The Role of Servant Leadership in Project Management
If you’ve read or listened to anything about leadership in the last few years…
you’ve heard the phrase Servant Leadership. This concept works in any situation
where there is a leadership dynamic. How can this leadership theory be effective in
Project Management? Let’s examine its origin and how it can be utilized effectively.
What is Servant Leadership?
As the name implies, Servant Leadership is about leading a team through serving the
team members. The term was originally coined in 1970 by Robert Greenleaf and the
philosophy has been expounded on over the years to include other qualities and styles.
Principles to servant leadership including:
Listening: To put the needs of others first, listening is critical.
It also helps employees feel included and valued.
Empathy: Understanding your team members as more than just a list of
skill sets can be tricky. Everyone has different strengths and weaknesses and not
everyone can be managed in the same way.
Healing: Ever have a bad manager or work experience? Probably. We all
are the sum of our past experiences and servant leadership can act to repair some of
the damage done by past disastrous work environments.
Awareness: To be the most effective servant leader, a leader must
have an understanding of their own strengths and challenges.
Persuasion: This concept may seem in contrast to being a servant
leader. It implies conning people into doing something they don’t want to do. This
isn’t manipulation; this is generating buy-in and energy around tasks to be done or
new ideas. It helps everyone feel included.
Conceptualization: Servant leaders need to be able to see the big
picture. To communicate a vision to the team that keeps them motivated and engaged.
Foresight: A Servant Leader needs to be able to see down the road.
They need to see the potential roadblocks and hazards that might hinder the project’s
Stewardship: Creating a space where everyone on the team feels
nurtured, included and a spirit of cooperation exists.
Commitment to the Growth of People: While the bottom line and
company goals are always important, a servant leader must also emphasize the
development of their people beyond the requirements of the task at hand.
Building Community: Building a community within an organization is a
goal of the servant leader. People who feel more connected will be more respectful of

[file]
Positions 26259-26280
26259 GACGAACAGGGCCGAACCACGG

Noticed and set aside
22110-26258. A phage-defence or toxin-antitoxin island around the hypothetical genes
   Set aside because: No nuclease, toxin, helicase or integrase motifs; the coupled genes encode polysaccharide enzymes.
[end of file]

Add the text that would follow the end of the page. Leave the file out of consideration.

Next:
other’s contributions and opinions and conversely feel less competitive.
Using Servant Leadership in Project Management
To fully utilize the qualities of a servant leader, its best to start with the “why”.
Do not start with what is needed to be done; start with why it’s being done.
Once that is established, the next key is to create an environment where everyone can
succeed. What does that look like? It means looking for ways to remove barriers to
success, improve processes to make the core job easier and putting the right people
in the right jobs.
If you work in an Agile environment this becomes even easier because the value of the
process is just as important as the results of the project itself. Even if you’re not,
you’ll see benefits from Agile methods of reflection and feedback as an ongoing part
of the process and a focus of delivering value to the customer. And without knowing it,
you are operating in both an Agile and Servant Leader way.
There are many words that can be used to describe a Servant Leader Project Manager other
than “Manager” which may help better understand their role:
Words that do not connect with the role of Servant Leader:
What great people do you think when you hear Servant Leader? Two clear examples from
history were Abraham Lincoln and Dr. Martin Luther King, Jr. Lincoln worked to make all
sides better during the bitter conflict of the Civil war and was a great negotiator.
Dr. King was passionate about nonviolence and working together to achieve common goals.
These are the kind of role models that evoke the best of Servant Leaders. This practice
will create effective, valued and highly functional project teams who will confidently
offer up ideas and energetically work for the good of the project. Sounds like an ideal
environment, doesn’t it?